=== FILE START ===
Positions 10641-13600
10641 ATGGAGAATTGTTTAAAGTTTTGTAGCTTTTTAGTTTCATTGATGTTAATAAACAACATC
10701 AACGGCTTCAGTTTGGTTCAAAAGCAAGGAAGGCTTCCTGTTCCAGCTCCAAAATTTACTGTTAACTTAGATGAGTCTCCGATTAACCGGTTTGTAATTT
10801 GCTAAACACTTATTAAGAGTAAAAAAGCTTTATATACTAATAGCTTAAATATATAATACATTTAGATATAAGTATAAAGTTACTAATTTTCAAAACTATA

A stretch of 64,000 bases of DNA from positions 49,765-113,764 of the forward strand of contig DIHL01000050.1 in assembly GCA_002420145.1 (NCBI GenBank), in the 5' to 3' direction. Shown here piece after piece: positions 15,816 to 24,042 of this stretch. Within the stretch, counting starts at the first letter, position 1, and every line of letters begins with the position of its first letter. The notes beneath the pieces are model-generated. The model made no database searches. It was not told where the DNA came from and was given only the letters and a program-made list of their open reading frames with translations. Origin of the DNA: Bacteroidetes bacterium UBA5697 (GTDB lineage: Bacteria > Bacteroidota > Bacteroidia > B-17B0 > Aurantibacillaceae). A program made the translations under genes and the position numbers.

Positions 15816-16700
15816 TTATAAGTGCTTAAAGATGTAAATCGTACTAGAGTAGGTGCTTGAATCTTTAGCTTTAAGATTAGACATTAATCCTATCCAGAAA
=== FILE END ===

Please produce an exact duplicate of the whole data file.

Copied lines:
Positions 10641-13600
10641 ATGGAGAATTGTTTAAAGTTTTGTAGCTTTTTAGTTTCATTGATGTTAATAAACAACATC
10701 AACGGCTTCAGTTTGGTTCAAAAGCAAGGAAGGCTTCCTGTTCCAGCTCCAAAATTTACTGTTAACTTAGATGAGTCTCCGATTAACCGGTTTGTAATTT
10801 GCTAAACACTTATTAAGAGTAAAAAAGCTTTATATACTAATAGCTTAAATATATAATACATTTAGATATAAGTATAAAGTTACTAATTTTCAAAACTATA

A stretch of 64,000 bases of DNA from positions 49,765-113,764 of the forward strand of contig DIHL01000050.1 in assembly GCA_002420145.1 (NCBI GenBank), in the 5' to 3' direction. Shown here piece after piece: positions 15,816 to 24,042 of this stretch. Within the stretch, counting starts at the first letter, position 1, and every line of letters begins with the position of its first letter. The notes beneath the pieces are model-generated. The model made no database searches. It was not told where the DNA came from and was given only the letters and a program-made list of their open reading frames with translations. Origin of the DNA: Bacteroidetes bacterium UBA5697 (GTDB lineage: Bacteria > Bacteroidota > Bacteroidia > B-17B0 > Aurantibacillaceae). A program made the translations under genes and the position numbers.

Positions 15816-16700
15816 TTATAAGTGCTTAAAGATGTAAATCGTACTAGAGTAGGTGCTTGAATCTTTAGCTTTAAGATTAGACATTAATCCTATCCAGAAA